As part of my quest to find companies with wide moats, high staying power, average to low payout ratios, market leadership positions and segment duopolies/oligopolies, I have (un)covered several that fit these criteria. You can read some of my recent and older articles here.
That search has now led me to Anheuser-Busch InBev (NYSE:BUD) and Ambev (NYSE:ABEV). Though the two companies are not strictly duopolies - they operate in different markets, and Anheuser-Busch InBev is a majority owner of Ambev, so the fortunes of the one are tied to the other - I still think it's worth owning a piece of each in the long run. There's a caveat to that, however, as you'll subsequently see.
Anheuser-Busch InBev is the world's largest brewer in terms of size, scale and market cap. It is possibly the poster child of how to create a large company through acquisitions - a trend that has now led the company to the doorstep of SABMiller (OTCPK:SBMRY) (OTCPK:SBMRF). Fellow author, The Investment Doctor, covered the intricacies of the impending merger in detail in his article Will Anheuser-Busch InBev's $100 Billion Net Debt Hurt The Dividend Policy? It's a must-read before you click the buy button on the stock.
With an enviable list of brands under their combined belts, Anheuser-Busch InBev and Ambev have a dominant position in major markets around the world. It's more like Anheuser-Busch InBev - and then everybody else. Such scale does result in tremendous advantages for the company.
If the SABMiller deal clears the regulatory hoops, it will have huge implications for the global beer market - and for investors in that market.
"A $104.2 billion combination of the world's two biggest brewers, Anheuser-Busch InBev NV and SABMiller PLC, would redraw the map of the global beer industry and is likely to trigger higher beer prices for consumers around the world.
The agreement would give AB InBev a dominant presence in nearly every major market and an estimated 28.4% market share world-wide after expected divestitures-nearly three times its closest rival, Heineken NV, according to beer industry tracker Plato Logic. The combined companies would generate $64 billion in revenue." - Source: WSJ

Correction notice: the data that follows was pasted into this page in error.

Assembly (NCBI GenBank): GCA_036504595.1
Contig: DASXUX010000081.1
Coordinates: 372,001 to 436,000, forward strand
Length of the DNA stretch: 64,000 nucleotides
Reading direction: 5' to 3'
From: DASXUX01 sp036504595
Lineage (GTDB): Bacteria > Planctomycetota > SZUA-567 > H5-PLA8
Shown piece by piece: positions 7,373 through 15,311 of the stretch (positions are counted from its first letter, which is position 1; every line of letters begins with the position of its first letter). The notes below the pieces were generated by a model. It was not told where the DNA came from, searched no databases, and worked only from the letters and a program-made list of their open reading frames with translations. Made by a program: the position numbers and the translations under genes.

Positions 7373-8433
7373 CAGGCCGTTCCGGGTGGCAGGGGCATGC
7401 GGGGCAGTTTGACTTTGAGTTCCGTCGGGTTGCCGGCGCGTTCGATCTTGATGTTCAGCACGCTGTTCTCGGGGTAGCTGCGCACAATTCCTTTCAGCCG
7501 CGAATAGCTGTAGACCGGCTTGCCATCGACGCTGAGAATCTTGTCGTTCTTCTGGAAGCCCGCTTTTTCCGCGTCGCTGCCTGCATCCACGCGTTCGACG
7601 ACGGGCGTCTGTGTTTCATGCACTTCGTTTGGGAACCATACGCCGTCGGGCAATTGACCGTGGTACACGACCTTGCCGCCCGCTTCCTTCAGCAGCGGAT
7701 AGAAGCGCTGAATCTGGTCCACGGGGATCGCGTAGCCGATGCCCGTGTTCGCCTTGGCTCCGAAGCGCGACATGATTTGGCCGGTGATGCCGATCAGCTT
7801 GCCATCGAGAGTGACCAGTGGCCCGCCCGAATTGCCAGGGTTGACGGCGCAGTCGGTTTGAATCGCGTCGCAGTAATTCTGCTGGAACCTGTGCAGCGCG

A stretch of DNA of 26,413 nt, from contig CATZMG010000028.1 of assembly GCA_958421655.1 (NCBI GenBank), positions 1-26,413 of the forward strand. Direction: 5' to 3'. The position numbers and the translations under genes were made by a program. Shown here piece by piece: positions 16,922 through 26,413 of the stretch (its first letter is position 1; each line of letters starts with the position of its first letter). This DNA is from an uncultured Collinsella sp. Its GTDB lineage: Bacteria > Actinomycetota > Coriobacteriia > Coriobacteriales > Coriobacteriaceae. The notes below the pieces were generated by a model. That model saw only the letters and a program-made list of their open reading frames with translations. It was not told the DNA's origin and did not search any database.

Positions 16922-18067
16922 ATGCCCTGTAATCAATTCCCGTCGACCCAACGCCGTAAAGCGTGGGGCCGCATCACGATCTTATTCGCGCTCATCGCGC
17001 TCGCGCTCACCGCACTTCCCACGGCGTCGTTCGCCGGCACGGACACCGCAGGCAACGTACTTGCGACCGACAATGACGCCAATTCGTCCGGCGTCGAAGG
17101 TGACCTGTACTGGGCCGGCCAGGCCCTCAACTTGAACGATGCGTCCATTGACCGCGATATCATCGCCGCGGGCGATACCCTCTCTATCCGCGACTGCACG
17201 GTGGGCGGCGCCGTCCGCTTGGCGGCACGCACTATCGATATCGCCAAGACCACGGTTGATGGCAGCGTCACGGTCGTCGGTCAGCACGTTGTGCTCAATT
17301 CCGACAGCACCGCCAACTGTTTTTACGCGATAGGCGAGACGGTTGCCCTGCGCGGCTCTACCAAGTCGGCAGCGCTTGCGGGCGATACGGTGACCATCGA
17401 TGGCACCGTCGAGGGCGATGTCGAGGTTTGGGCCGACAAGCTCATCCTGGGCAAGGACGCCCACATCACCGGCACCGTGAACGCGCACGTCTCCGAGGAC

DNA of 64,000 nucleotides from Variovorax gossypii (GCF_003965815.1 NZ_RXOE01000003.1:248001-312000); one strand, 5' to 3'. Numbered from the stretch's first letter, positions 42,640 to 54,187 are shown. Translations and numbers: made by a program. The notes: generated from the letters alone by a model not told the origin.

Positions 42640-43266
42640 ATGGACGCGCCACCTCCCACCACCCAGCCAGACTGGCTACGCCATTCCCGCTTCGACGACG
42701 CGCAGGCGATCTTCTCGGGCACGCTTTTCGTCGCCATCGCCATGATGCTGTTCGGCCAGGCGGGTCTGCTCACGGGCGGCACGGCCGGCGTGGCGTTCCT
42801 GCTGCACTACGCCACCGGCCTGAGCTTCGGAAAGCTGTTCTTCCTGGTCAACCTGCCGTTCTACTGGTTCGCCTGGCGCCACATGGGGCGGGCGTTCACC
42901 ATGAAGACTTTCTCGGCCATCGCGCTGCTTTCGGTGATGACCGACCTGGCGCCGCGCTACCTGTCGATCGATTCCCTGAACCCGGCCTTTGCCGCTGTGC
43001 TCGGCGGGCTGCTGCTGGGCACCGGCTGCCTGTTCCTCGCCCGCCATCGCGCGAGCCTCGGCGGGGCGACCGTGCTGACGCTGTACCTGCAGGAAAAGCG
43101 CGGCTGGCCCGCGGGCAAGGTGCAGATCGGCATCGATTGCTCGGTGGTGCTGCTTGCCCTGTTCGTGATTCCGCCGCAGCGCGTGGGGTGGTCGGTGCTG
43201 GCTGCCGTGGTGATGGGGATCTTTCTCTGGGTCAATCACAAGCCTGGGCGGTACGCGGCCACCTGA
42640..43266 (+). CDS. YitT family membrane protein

Having said that, there are two ways to look at this. On the one hand, the joint dominance of the top two brewers in the world will practically give them a monopolistic advantage that may even manage to pass through anti-trust regulations because of various factors. On the other, their combined reach will be so massive that you will not longer expect them to keep growing at a fast clip.
The new giant entity can only grow so fast, but it will have the opportunity to improve its profitability by pushing higher-end beers into our hands and taking over all but fiercely niche markets one by one. Over the years, margins have started showing signs of stability, so there's a clear opportunity to take it a step further from where they are.
Capital expenses are up by 2.6 times over the last 10 years while free cash flow is up by 3.7 times. Obviously, with the majority of their revenues coming from developed markets which are already in the mature phase, there is very little room for organic growth, which is why increased profitability is the only way to go forward quickly at this point.
Source: Morningstar BUD
Source: Morningstar ABEV
From a dividend sustainability perspective, BUD seems stretched right now. Its debt profile has become heavier over the years and, although there's no doubt about its financial strength, everything about its balance sheet, dividend payouts and free cash flow positions could significantly change if the SABMiller acquisition goes through.
Personally, I prefer companies with dividend payout ratios less than 50% to 60%. Though the lower the better, I'm flexible depending on the life stage of the company. Even from that point of view, Anheuser-Busch is possibly a bit over the top. Ambev's situation on the payout ratio front is a lot better now, but I would still rather wait to invest in both companies.
Investor-speak: The Tension of the Wait
Admittedly, Anheuser-Busch's six-century-long history has given it enough experience and capability in M&A, so it'll be exploiting synergies rather than worrying about downsides to the impending acquisitions.
Nevertheless, I would rather wait for this - possibly its most significant acquisition - to play out and see what it looks like when the dust settles.
I love the segment and the market leadership position the company has, and I am not even worried about the prospect of slow growth in several key markets; and let's not forget the attractive yield at the moment.
What I am concerned about, though, is the balance sheet and how things could change if the SABMiller acquisition executes according to plan. Until that time, I think we wait this one out, but with a close eye on the proceedings.
Have you seen the new investment plan I've been working on? Would love to hear your thoughts on that. Here it is: How To Create a Portfolio You Can Invest In On Autopilot.
Disclosure: I/we have no positions in any stocks mentioned, and no plans to initiate any positions within the next 72 hours.
I wrote this article myself, and it expresses my own opinions. I am not receiving compensation for it (other than from Seeking Alpha). I have no business relationship with any company whose stock is mentioned in this article.
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